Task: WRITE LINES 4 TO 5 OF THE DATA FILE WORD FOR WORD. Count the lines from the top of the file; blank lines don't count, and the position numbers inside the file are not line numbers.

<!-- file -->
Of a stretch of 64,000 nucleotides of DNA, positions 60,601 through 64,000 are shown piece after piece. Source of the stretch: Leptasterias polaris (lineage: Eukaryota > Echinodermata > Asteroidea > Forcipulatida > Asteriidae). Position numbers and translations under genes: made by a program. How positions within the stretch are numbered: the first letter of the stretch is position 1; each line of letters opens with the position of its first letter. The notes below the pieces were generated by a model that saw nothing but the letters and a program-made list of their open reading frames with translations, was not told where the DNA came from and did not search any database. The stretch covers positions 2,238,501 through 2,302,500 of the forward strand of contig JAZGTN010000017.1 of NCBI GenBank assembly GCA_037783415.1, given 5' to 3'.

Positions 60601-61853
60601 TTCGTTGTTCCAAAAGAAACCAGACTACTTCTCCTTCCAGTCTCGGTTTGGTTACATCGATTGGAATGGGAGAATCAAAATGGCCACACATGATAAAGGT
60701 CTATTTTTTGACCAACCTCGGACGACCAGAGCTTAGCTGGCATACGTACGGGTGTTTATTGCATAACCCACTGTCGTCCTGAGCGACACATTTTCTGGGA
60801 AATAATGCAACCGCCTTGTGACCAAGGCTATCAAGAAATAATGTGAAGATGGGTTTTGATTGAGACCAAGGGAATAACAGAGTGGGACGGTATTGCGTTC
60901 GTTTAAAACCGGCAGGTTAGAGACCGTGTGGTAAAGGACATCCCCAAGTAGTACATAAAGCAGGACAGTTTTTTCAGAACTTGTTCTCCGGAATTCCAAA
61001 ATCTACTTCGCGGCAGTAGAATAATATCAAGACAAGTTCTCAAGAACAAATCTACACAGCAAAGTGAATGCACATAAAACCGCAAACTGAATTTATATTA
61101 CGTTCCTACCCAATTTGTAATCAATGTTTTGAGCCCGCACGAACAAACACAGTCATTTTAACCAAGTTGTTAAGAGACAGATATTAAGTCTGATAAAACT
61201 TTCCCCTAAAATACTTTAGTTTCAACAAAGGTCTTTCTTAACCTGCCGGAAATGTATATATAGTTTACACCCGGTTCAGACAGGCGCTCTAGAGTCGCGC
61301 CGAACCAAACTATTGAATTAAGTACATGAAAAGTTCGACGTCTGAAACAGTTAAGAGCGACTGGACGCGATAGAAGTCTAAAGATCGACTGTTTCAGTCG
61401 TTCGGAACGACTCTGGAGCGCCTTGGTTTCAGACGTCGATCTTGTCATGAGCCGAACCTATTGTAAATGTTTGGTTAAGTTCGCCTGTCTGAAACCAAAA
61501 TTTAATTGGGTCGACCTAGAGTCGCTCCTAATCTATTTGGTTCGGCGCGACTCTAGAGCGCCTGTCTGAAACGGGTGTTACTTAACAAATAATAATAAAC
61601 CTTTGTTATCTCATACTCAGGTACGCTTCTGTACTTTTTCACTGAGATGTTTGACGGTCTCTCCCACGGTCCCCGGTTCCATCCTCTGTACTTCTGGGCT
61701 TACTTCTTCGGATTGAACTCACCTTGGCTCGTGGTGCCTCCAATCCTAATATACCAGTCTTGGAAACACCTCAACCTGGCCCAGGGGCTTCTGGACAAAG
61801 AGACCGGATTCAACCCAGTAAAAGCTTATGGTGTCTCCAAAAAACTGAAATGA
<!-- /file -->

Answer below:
60701 CTATTTTTTGACCAACCTCGGACGACCAGAGCTTAGCTGGCATACGTACGGGTGTTTATTGCATAACCCACTGTCGTCCTGAGCGACACATTTTCTGGGA
60801 AATAATGCAACCGCCTTGTGACCAAGGCTATCAAGAAATAATGTGAAGATGGGTTTTGATTGAGACCAAGGGAATAACAGAGTGGGACGGTATTGCGTTC